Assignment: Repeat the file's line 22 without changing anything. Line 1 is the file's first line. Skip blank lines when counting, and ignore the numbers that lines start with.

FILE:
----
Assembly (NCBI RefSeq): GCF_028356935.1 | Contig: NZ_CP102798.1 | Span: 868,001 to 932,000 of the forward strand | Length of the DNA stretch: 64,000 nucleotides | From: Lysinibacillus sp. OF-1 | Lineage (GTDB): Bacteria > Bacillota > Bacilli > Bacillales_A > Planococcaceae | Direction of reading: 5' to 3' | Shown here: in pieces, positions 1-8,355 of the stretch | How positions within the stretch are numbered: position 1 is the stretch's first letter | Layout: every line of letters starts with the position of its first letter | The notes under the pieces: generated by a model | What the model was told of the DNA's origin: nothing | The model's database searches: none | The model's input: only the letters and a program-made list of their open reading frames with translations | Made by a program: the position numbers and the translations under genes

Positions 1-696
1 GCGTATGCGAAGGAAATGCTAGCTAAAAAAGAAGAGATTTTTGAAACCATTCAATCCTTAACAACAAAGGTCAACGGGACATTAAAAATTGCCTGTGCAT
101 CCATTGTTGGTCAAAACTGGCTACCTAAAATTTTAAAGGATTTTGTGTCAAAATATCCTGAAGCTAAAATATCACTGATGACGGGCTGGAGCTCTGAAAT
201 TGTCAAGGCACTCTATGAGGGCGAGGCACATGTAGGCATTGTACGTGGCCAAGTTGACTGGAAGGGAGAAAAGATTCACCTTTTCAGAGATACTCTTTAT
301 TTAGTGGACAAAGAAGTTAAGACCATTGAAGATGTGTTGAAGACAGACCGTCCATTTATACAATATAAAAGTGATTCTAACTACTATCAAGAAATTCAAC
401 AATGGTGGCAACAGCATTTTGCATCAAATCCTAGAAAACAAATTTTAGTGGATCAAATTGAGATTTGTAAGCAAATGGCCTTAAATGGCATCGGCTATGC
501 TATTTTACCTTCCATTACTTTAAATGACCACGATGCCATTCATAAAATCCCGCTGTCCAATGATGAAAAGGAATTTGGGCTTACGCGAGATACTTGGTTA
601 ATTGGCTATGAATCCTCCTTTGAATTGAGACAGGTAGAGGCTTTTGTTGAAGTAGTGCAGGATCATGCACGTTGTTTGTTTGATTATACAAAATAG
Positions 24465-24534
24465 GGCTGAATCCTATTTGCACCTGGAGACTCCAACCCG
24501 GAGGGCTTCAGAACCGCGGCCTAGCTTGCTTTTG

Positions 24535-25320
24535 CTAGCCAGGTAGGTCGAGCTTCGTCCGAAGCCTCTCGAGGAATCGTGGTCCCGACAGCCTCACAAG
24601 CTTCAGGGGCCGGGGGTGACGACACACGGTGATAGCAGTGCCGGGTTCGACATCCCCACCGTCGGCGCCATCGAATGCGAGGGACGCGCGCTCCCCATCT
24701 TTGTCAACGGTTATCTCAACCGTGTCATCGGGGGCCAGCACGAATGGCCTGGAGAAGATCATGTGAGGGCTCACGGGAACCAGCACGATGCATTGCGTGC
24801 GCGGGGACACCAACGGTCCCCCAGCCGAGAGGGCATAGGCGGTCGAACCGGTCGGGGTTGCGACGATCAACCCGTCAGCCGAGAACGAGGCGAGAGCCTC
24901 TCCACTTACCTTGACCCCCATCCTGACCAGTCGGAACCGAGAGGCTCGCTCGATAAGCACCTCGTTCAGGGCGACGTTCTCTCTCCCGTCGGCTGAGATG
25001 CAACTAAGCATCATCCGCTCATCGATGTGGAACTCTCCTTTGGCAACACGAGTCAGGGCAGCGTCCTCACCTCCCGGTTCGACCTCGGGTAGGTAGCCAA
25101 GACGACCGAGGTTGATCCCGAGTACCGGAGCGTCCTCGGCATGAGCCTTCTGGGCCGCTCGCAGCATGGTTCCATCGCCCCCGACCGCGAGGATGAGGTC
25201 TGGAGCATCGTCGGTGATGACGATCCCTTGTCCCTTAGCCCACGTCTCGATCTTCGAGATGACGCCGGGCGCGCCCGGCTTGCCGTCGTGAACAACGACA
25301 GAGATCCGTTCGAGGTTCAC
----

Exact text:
25301 GAGATCCGTTCGAGGTTCAC